Yoni Cohen sits down with Amnon “The King” Nissim, owner of Israel’s only museum dedicated to the unofficial national sport.
Tucked away in an old apartment in Tel Aviv’s picturesque Neve Tzedek neighborhood lies one of Israel’s more offbeat museums. The apartment belongs to 72-year-old Amnon Nissim, and the museum is dedicated to Israel’s unofficial national sport of matkot. Amnon, who has been playing the paddle ball game since the age of six, decided to turn his home into a mecca for all things matkot after a fateful meeting fifteen years ago with Morris Zadok, a sports shop owner who is just as crazy about the game as he is. Morris was impressed with Amnon’s matkot collection, and together they decided to open what was then a “matkot palace" where people would dedicate all sorts of matkot paraphernalia. Over the years the collection has grown and the museum now contains hundreds of paddles, each with their own unique story that Amnon is more than happy to tell.
Amnon, what is about matkot that you like so much?
Matkot is a game that brings people together. When I play, I’m playing with that person, not against them. If there is a good game then both players enjoy it. It’s not like tennis where one wins and one loses.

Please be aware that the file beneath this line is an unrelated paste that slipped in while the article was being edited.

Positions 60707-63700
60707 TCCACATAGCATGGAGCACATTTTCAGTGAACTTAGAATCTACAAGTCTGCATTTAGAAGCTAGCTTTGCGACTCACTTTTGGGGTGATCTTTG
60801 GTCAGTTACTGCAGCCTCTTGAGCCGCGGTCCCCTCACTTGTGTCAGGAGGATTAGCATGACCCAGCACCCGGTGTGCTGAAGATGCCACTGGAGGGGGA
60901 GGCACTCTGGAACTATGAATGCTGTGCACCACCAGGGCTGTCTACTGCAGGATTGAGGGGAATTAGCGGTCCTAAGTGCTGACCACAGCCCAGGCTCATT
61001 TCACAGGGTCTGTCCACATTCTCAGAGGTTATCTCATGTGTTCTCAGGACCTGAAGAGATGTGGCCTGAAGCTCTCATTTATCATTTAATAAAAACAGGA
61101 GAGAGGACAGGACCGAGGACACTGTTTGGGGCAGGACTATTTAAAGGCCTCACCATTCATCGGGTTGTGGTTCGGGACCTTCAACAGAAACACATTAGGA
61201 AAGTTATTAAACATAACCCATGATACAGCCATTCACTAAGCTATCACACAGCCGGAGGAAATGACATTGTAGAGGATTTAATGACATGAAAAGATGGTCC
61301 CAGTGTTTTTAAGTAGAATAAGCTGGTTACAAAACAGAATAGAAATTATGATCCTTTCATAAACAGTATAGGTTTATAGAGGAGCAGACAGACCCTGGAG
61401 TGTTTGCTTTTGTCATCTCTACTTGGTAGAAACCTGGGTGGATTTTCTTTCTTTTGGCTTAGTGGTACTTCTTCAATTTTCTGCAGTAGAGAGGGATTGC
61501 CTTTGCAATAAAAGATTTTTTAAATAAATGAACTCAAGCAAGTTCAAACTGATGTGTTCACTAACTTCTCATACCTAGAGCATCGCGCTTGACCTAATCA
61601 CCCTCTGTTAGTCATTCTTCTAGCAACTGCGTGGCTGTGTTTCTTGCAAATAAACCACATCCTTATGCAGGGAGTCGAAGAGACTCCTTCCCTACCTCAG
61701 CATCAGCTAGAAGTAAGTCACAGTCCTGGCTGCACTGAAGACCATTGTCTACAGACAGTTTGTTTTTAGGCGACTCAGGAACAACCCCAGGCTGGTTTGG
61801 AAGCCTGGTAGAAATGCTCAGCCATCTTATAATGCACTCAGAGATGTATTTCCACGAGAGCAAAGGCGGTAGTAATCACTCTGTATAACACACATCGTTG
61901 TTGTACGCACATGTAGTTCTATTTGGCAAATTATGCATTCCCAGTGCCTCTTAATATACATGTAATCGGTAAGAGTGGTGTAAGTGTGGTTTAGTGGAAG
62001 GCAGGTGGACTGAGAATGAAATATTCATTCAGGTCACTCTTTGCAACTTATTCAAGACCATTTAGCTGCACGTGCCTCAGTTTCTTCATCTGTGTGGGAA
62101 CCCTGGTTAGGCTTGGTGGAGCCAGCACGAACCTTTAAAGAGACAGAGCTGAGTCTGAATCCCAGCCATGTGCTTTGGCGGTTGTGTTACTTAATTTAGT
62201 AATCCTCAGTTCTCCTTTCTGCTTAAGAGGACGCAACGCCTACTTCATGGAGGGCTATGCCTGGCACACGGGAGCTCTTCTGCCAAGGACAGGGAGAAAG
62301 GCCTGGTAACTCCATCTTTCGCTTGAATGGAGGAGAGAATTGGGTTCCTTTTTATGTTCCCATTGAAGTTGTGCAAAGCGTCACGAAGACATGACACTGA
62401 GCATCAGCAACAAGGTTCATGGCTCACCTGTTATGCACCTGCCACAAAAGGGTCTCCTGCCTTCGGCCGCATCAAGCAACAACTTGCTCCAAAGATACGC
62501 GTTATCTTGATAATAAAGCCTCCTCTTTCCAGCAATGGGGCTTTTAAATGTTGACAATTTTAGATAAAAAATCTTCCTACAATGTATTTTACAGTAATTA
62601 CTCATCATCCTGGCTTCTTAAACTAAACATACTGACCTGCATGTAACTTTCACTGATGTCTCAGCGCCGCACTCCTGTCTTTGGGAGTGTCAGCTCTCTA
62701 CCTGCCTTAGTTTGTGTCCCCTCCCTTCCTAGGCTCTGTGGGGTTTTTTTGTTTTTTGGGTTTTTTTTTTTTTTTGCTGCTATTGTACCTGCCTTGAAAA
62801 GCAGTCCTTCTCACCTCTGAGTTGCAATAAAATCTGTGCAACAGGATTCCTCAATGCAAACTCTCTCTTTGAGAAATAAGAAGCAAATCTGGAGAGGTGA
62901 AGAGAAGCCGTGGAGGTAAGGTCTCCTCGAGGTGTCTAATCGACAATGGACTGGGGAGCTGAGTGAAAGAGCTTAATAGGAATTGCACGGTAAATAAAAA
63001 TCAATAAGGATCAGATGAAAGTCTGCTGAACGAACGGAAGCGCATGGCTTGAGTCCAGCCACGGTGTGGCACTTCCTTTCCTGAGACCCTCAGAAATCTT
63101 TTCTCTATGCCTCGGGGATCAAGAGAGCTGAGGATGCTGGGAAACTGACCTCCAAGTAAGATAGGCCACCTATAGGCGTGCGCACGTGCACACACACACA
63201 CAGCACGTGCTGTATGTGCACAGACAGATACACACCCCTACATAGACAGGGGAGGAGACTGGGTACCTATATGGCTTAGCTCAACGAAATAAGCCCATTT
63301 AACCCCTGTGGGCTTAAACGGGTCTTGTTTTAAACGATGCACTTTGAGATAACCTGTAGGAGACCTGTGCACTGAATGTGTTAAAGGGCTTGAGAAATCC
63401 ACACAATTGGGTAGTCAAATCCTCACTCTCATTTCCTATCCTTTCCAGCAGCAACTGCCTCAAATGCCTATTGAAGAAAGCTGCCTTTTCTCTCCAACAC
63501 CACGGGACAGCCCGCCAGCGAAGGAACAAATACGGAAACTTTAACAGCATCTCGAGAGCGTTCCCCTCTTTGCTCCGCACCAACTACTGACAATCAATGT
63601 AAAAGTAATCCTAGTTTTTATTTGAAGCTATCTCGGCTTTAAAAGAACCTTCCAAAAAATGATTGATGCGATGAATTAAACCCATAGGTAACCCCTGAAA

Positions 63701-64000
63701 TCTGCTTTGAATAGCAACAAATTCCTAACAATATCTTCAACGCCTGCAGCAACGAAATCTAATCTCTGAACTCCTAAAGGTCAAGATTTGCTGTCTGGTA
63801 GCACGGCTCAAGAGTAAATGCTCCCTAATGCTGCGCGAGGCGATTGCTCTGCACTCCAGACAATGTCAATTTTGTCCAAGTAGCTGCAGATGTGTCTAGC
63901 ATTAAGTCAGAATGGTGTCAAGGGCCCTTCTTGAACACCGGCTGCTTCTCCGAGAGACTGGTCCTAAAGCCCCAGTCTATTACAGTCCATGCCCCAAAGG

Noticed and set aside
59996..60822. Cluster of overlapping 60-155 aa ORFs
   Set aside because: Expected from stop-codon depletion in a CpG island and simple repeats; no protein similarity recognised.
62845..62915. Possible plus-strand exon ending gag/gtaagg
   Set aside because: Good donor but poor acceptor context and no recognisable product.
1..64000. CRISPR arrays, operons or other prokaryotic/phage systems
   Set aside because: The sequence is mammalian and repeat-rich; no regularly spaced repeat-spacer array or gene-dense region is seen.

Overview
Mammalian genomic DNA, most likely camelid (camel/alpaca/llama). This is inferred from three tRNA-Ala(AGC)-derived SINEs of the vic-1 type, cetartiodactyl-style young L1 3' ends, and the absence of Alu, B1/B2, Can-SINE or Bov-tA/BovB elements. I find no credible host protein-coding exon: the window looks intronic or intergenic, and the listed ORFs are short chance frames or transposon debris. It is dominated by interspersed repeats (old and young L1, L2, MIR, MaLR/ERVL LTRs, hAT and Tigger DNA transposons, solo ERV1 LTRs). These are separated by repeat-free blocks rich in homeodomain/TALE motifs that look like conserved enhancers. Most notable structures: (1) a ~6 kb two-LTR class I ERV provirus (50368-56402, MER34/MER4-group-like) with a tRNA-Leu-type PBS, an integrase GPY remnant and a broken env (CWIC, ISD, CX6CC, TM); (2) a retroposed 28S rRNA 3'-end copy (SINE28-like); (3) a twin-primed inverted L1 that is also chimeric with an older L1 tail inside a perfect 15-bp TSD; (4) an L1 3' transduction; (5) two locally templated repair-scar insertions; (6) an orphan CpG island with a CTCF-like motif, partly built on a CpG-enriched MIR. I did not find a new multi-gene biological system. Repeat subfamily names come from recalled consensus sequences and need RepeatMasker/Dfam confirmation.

Where is your favorite place to play matkot?
Under the hotels at Gordon beach. It’s where the best players in the country some to play. The mayor of Tel Aviv even gave us a designated area to play there. He really likes me, he calls me “The King.”
Of all the paddles in the museum, which is your favorite?
Well, most of them were presents, so it’s hard to choose. One of the best matkot players is called Shmulik Zoaretz and he made me a pair of paddles from marble for my birthday.
Who is the most famous person who has come to visit the museum?
Chaim Topol was here once. The mayor of Tel Aviv has been here and I’ve also been to his office a few times to thank him for his support.
Does your whole life revolve around matkot?
Yup! I was in the army for 24 years, and every day instead of going to eat I would play matkot at the basketball court. I’m a vegetarian so I didn’t go to eat in the dining room. Instead I would prepare a salad and eat it while I was working, and then during the breaks I would go and play matkot - every day.
61 Shabazi Street, Neve Tzedek, Tel Aviv. (03-5174908). Free admission. The museum is open whenever Amnon is home. Advanced booking required.